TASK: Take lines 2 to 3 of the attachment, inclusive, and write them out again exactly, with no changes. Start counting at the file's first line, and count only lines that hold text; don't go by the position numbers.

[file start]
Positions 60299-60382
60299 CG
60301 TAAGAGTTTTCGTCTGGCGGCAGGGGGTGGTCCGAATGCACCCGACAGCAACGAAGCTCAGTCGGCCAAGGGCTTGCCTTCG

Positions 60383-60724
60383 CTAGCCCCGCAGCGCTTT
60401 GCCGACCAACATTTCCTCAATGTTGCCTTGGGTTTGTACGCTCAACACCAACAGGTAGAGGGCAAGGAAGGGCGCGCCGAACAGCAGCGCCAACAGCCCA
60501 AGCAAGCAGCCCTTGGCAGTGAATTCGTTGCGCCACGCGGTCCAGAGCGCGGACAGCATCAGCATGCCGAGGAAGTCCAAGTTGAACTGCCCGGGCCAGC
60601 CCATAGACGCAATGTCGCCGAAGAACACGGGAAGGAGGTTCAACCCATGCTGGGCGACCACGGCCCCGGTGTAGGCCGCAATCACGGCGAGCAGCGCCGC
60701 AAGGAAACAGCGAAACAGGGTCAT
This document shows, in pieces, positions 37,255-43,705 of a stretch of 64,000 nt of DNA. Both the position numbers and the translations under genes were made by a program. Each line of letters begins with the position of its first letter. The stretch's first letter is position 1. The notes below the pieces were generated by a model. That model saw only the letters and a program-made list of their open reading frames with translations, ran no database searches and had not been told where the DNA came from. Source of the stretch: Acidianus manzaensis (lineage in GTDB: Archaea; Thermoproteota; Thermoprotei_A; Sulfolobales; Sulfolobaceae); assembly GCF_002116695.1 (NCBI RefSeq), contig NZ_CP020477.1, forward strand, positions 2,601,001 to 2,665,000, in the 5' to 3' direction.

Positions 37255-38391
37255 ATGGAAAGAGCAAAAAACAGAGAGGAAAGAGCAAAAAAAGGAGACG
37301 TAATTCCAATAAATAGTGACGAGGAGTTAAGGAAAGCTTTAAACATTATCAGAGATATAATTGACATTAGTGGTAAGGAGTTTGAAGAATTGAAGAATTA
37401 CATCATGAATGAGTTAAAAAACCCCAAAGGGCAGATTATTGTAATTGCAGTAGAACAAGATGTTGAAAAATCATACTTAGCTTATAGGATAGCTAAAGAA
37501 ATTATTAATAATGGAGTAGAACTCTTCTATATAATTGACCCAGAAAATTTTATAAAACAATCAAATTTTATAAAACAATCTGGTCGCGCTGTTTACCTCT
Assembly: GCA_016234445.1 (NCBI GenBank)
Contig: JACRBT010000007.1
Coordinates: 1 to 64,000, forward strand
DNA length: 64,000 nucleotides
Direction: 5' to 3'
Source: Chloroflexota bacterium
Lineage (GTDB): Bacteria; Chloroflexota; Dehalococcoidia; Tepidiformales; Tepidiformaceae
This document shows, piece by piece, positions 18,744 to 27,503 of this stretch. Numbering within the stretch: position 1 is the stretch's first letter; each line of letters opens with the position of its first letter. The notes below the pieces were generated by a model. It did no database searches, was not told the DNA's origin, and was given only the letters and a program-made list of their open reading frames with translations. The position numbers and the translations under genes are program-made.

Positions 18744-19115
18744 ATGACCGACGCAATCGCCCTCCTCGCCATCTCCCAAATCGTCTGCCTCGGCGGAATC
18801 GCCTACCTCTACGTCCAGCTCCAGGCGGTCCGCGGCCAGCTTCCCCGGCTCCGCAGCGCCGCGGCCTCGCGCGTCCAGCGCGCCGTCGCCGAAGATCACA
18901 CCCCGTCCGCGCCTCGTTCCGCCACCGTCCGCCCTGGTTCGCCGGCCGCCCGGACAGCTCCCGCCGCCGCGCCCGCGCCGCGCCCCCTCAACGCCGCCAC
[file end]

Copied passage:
60299 CG
60301 TAAGAGTTTTCGTCTGGCGGCAGGGGGTGGTCCGAATGCACCCGACAGCAACGAAGCTCAGTCGGCCAAGGGCTTGCCTTCG